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How can AWS EC2 Container Service improve Docker security?

Expert Dan Sullivan outlines the security issues associated with Docker and explains how the AWS EC2 Container Service can help resolve them.

How can AWS EC2 Container Service improve Docker security? Are there additional security measures that should be...

in place to ensure safe Docker use?

Docker is an alternative to hypervisor-based virtual machines that allows easy migration of applications across platforms. This is a welcome relief for DevOps professionals who can now easily port an application developed on a Mac OS X platform to a production Linux server.

There are, however, security concerns with Docker.

The AWS EC2 Container Service is a cluster management system that streamlines the use of Docker images on a set of AWS instances. Since your applications will run on EC2 instances, you will have access to all the security controls generally available to those resources. This is important because there are significant limitations to securing the current versions of Docker.

Docker processes have root access to the file system, and this could be used to compromise the operations of other containers on the same server. According to reports, future versions of Docker will run processes with restricted privileges. In the meantime, AWS users can take advantage of security features to mitigate this risk.

AWS' Virtual Private Cloud (VPC) isolates compute and network resources within the AWS cloud. Cloud administrators can create multiple virtual private clouds as needed. Within each cloud, the cloud admin can create subnets, define IP addresses and configure router tables and gateways. Admins can set up additional controls -- such as security groups -- on machine instances to further restrict access to resources.

Administrators can also run Docker on dedicated instances. These instances run in a VPC on hardware that is used only by a single customer. Note, there are additional charges for dedicated instances.

Other AWS security controls can also be applied to instances running Docker. For example, security groups can be used to define rules controlling inbound and outbound traffic to and from a server. In addition, identity and access management roles can be assigned to instances; this allows instances to assume the privileges assigned to the role. Also, AWS access keys do not have to be passed programmatically to instances when roles are used; this helps mitigate the risk of exposing access keys and secret keys.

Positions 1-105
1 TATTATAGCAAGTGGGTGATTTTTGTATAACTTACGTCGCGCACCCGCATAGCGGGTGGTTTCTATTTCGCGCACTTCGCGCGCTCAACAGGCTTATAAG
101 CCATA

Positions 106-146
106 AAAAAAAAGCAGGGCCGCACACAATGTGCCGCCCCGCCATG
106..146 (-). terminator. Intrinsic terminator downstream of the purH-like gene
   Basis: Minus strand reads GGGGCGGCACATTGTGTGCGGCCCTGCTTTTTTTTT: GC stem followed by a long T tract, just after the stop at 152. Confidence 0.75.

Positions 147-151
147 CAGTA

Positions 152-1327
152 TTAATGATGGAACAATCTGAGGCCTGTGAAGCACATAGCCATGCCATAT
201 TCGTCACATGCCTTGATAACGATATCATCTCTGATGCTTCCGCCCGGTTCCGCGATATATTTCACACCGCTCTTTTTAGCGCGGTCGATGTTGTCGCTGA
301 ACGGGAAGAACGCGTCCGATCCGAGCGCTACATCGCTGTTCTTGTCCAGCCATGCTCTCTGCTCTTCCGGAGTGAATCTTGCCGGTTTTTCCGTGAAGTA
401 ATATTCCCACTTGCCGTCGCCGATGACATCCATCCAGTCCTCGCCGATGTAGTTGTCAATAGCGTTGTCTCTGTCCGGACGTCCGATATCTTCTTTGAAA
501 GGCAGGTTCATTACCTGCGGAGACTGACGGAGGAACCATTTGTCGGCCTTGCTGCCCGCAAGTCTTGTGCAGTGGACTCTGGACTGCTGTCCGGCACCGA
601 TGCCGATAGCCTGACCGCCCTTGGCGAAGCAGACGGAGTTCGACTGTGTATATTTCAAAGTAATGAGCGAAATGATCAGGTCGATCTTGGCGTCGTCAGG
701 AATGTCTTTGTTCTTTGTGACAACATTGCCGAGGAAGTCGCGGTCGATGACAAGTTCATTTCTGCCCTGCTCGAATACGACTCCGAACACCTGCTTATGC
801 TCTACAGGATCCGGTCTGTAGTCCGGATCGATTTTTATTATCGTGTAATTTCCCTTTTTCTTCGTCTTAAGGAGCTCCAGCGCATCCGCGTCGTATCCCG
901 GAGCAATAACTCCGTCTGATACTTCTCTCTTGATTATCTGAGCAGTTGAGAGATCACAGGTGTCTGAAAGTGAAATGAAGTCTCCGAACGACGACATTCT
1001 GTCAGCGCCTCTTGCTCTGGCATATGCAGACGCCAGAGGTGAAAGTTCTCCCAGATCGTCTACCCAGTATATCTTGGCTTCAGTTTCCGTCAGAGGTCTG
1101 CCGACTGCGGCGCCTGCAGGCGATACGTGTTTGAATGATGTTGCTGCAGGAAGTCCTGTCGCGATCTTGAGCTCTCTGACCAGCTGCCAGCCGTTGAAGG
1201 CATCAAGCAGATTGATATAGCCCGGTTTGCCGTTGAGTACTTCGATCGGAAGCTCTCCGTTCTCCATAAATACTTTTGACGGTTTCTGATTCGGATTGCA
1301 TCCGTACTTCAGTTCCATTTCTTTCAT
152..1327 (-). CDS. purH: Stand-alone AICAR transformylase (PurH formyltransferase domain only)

AWS EC2 Container Service will help reduce management overhead for organizations running a large number of Docker instances in the AWS cloud, but it does not eliminate the need to properly configure and secure instances, subnets and virtual private clouds.

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Next Steps

Read an introduction to Docker and its effect on enterprise security

This was last published in July 2015

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Nice to know that future versions will support security. Wouldn't it be a good idea to have that from the beginning? Not to mention, wouldn't security from the get-go tend to be designed better than something that's bolted on afterwards?
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It’s not that Docker doesn’t support security. It does, and on many levels. The issue is that the Docker daemon requires root access to the server running the container. It’s also good to remember that a container is very different from a server. The typical Linux server needs to run several processes as root, such as SSH, cron, syslogd, network configuration tools, etc., whereas all of these tasks are handled by the infrastructure around the container.
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It will be interesting to see if they automate the security best practices as outlined by Docker's security team, as well as implementing some of the external tooling - http://www.thecloudcast.net/2015/06/the-cloudcast-199-docker-security.html
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That’s a great resource and I truly enjoyed hearing Docker’s security leads talk on the subject. I think they are right when they say the question should be “do containers reduce your organizational risk?” Thanks for sharing!
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